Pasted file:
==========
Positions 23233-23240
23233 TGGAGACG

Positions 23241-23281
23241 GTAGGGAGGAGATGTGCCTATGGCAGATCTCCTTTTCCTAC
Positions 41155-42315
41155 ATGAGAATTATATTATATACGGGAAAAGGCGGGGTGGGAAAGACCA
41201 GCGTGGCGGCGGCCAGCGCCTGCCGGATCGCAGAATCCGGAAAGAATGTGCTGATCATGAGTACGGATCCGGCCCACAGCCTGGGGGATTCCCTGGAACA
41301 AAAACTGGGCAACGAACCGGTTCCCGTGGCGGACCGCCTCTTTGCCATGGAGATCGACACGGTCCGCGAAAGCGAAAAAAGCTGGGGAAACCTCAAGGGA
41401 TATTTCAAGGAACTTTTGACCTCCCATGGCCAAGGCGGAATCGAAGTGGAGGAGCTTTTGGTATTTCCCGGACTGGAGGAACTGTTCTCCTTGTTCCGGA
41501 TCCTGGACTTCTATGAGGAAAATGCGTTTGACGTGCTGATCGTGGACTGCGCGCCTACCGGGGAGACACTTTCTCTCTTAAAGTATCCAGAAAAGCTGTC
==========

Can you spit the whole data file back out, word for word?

Positions 23233-23240
23233 TGGAGACG

Positions 23241-23281
23241 GTAGGGAGGAGATGTGCCTATGGCAGATCTCCTTTTCCTAC
Positions 41155-42315
41155 ATGAGAATTATATTATATACGGGAAAAGGCGGGGTGGGAAAGACCA
41201 GCGTGGCGGCGGCCAGCGCCTGCCGGATCGCAGAATCCGGAAAGAATGTGCTGATCATGAGTACGGATCCGGCCCACAGCCTGGGGGATTCCCTGGAACA
41301 AAAACTGGGCAACGAACCGGTTCCCGTGGCGGACCGCCTCTTTGCCATGGAGATCGACACGGTCCGCGAAAGCGAAAAAAGCTGGGGAAACCTCAAGGGA
41401 TATTTCAAGGAACTTTTGACCTCCCATGGCCAAGGCGGAATCGAAGTGGAGGAGCTTTTGGTATTTCCCGGACTGGAGGAACTGTTCTCCTTGTTCCGGA
41501 TCCTGGACTTCTATGAGGAAAATGCGTTTGACGTGCTGATCGTGGACTGCGCGCCTACCGGGGAGACACTTTCTCTCTTAAAGTATCCAGAAAAGCTGTC